Applesauce may be one of the culinary world's best-kept secrets. Fresh applesauce is incredibly easy and so quick, it's a wonder (or maybe just a shame) anyone buys it in a jar at the store.
My "food appreciation" classes resumed after the Thanksgiving break to take up seasonal fruits and I've been wanting to focus on apples. Applesauce turns out to be an ideal subject because in addition to taking hardly any time at all, it involves some of the kids' favorite equipment, including the mechanical apple peeler and the food mill. So there was plenty for everyone to do. (I now have the kids trained to save the peels and cores from the apples for my compost pile.)
This is hardly a recipe, more a formula. Take three pounds sweet apples (I used gala, but I've seen Macintosh frequently mentioned). Peel and core the apples, then chop them into 1/2-inch pieces. Place these in a pot with 1/2 cup water, bring to a boil on the stove top, then reduce the heat, cover and simmer for 10 to 15 minutes, or until the apples are cooked through and tender.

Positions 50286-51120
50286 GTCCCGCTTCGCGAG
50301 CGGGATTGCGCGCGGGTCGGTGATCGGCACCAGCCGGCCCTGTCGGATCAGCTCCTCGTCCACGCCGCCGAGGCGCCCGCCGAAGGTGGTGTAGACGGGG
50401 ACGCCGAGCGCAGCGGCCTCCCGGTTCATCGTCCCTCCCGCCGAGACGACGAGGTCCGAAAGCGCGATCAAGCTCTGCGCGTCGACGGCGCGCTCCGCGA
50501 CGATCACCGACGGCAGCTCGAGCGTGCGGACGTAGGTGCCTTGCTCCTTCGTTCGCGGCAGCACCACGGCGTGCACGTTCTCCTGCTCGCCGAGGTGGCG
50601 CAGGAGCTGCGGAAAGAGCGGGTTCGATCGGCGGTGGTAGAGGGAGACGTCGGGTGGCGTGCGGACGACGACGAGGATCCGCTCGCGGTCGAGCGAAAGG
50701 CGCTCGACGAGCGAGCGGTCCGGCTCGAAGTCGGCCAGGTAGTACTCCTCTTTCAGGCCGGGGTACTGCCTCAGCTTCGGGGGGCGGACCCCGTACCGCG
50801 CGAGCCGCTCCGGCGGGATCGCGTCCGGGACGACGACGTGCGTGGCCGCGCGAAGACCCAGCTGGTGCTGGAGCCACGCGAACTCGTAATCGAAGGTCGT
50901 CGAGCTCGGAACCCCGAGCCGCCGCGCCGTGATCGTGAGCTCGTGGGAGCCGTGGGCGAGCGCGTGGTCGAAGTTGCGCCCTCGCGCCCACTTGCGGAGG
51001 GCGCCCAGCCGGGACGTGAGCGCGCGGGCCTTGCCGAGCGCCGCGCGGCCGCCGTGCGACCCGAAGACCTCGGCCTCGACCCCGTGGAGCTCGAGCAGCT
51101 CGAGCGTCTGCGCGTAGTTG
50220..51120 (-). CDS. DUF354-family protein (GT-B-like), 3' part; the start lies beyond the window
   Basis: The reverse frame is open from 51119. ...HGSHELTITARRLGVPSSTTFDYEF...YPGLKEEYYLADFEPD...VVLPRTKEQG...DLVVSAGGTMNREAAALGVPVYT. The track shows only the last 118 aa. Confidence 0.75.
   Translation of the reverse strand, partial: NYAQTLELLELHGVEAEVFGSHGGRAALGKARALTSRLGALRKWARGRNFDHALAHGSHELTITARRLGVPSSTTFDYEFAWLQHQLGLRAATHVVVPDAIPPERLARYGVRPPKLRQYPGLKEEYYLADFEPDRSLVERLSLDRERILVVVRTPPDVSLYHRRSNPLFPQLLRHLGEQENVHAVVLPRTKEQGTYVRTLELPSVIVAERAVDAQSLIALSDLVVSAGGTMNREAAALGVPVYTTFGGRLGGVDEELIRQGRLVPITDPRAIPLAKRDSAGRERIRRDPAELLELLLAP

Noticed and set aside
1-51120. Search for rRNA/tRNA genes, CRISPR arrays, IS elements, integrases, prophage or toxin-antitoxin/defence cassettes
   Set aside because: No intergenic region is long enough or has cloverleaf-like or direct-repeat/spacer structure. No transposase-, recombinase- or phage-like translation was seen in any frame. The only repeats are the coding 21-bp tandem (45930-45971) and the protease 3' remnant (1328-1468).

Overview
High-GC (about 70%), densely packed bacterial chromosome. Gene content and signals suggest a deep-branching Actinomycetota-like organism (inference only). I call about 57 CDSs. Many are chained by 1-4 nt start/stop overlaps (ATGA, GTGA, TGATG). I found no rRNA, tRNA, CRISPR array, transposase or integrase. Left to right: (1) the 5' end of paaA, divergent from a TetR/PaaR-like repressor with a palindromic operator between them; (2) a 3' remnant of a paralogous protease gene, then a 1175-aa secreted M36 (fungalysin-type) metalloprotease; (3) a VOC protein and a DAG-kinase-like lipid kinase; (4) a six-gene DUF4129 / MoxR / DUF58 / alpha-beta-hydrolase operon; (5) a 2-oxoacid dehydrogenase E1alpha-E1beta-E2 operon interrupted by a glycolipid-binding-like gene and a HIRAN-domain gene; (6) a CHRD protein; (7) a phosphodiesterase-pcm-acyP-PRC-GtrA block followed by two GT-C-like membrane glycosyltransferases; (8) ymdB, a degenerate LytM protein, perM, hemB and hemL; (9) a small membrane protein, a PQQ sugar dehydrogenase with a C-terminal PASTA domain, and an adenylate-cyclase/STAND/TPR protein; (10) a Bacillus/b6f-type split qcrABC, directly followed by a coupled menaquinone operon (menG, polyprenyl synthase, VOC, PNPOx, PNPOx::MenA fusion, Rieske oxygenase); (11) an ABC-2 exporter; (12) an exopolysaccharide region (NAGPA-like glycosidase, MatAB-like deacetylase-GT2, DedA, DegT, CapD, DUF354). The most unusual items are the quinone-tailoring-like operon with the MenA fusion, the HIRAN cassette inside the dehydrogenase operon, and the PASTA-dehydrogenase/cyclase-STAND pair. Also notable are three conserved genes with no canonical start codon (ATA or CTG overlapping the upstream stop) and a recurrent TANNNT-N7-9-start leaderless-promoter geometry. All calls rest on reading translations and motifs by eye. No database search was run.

Run the cooked apple through a food mill over a bowl (or pulse in a food processor--it should be a bit chunky, not perfectly smooth). Season with approximately 1/4 cup light brown sugar and about 1/2 teaspoon cinnamon, or to taste. Mix well and serve warm.
That's all there is to it. And kids couldn't have been happier with the results. They wolfed it down and begged for seconds.
While the apples were cooking, we read a storybook that sort of jumped out at me while I was visiting the children's section at our main library branch here in the District of Columbia. Called Latkes and Applesauce, it's about a snowbound, starving Jewish peasant family outside Minsk whose yearning for their traditional Hanukkah meal is miraculously resolved by a homeless kitten and a stray dog.
Hmmmmm. I'm trying to think who might play the lead in the film version.